Celebrating Birthdays Abroad

This week my daughter is celebrating her 10th birthday, although this birthday will be only the 4th one she’s celebrated in the country where she was born.   As a third-culture kid (a TCK) she’s already had a chance to have her special day in Brazil, Argentina, and Russia — each celebration being very different from the others.  And so, as we prepare for yet another party, I am thinking of differences in the meaning of birthdays and in birthday celebrations around the world.  Not just for kids — for adults too.

The country where I grew up (Russia) one’s birthday is a very important occasion and that importance isn’t reserved for children only.  Adults treasure their birthdays and celebrate them yearly in circles of their family and friends.  An interesting fact is that when you decide to celebrate your birthday with co-workers, it is you, who is responsible for bringing a cake to share.  My husband, an American, always found that a bit odd.

In the US birthdays are a lot less of a big deal for adults.  Your family may or may not call you on your birthday and, even if they live far away but happen to be close on that special day, they won’t always come and spend the day with you.  But in a different tradition from Russia, in the US your co-workers will treat you to lunch and your friends will treat you to dinner.

What meaning does your culture attach to birthdays?  And how have you celebrated your birthdays (or your kids’ birthdays) in different countries?  Please share!

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6 responses to “Celebrating Birthdays Abroad

  1. is this question not for russians, or expats leaving in russia I suppose, the way it’s worded?

  2. globalcoachcenter

    Hi Mary,

    It’s a question for everyone and anyone who has ever celebrated a birthday abroad!


  3. Hi again Margarita, I hadn’t seen your blog before I responded on the Linked-in Group, so I thought I’d paste my response on your blog too!

    I just recently wrote about the differences in celebrating birthdays in the States (where I’m from) and in Spain (where I live). In Spain, it is up to you to organize your own birthday party and it is customary for you to treat your friends to something, besides bringing in some candies or cake for your coworkers in the office. In the States, this would be unheard of as it is customary for your friends or family to take you out to dinner for your b-day or to organize a party for you. I still have trouble in Spain (after eleven years) when it comes to my b-day as I am still not too comfortable with calling attention to my very own birthday; most years I would just as soon let the day pass, but it is thanks to my friends who urge me every year to do something (or knowing that I’m American they have also been known to even throw me surprise b-day parties) that I have actually celebrated it or I would probably have ignored it for years!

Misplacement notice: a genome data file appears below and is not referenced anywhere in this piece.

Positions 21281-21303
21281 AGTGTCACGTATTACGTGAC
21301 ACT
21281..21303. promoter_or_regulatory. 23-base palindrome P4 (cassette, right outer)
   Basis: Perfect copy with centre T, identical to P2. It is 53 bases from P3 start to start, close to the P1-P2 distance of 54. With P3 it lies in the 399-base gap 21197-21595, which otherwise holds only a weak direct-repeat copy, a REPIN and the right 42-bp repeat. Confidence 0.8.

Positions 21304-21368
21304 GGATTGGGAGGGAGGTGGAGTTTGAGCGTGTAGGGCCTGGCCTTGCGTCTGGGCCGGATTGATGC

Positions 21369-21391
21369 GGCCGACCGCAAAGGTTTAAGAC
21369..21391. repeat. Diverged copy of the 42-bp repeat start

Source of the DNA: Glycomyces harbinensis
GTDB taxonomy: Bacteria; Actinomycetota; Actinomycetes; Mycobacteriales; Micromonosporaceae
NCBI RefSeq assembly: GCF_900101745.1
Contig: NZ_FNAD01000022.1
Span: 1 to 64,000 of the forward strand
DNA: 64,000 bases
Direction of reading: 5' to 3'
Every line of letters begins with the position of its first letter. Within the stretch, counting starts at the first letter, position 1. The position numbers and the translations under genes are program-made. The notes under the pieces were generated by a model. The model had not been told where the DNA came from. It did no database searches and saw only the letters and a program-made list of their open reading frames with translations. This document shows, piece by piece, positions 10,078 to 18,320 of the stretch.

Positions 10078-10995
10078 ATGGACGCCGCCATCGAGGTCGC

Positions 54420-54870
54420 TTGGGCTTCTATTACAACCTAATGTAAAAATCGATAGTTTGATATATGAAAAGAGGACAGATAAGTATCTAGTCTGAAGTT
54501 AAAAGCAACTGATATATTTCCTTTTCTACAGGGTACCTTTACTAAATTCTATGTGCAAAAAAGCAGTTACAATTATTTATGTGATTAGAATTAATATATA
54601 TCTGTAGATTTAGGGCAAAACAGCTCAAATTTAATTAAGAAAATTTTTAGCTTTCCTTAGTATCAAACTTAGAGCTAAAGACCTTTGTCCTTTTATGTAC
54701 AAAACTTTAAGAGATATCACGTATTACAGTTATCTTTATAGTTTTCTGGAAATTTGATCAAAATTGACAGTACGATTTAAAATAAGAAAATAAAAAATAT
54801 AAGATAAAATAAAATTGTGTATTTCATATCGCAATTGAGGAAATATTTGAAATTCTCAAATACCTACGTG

4. Hello Margarita,
    I made a post on Linked In as well, but then realized that you wanted to hear more about differences. My cultures are Swedish and American, which makes it very confusing, since the US side of me wants to be invited and celebrated while the Swedish side knows that it is my duty to invite and welcome friends and famly to my home with food and cake. I guess traveling to exotic locations on my birthday was a way around that conundrum about how to celebrate. I also spent one birthday in Rio, Brazil and another in Buenos Aires, Argentina. I’d say I’ve spent around 20 of my 28 birthdays in a different country. And your daughter may say the same thing 27 years from now!

  5. globalcoachcenter

    @ Anna Maria — I hope my daughter will have all those experiences! It’s fun celebrating birthdays in different ways.

    @ Allison. Very interesting about Spain…I am hoping to live there at some point so I’ll keep that in mind.

  6. I’m from the US and had great birthdays as a kid because it is the day before Halloween. It was like a non-stop party. As I got older I’d get less gifts and attention. Maybe just go out with friends or have a big dinner together.

    Today I think of it as a kind of personal New Year. What would I like to do in the year ahead, feeling gratitude, what would make my life more complete…etc.

    Today in France I have to train my French husband that I still like some birthday attention! His family just phones, no emphasis on gifts or parties.

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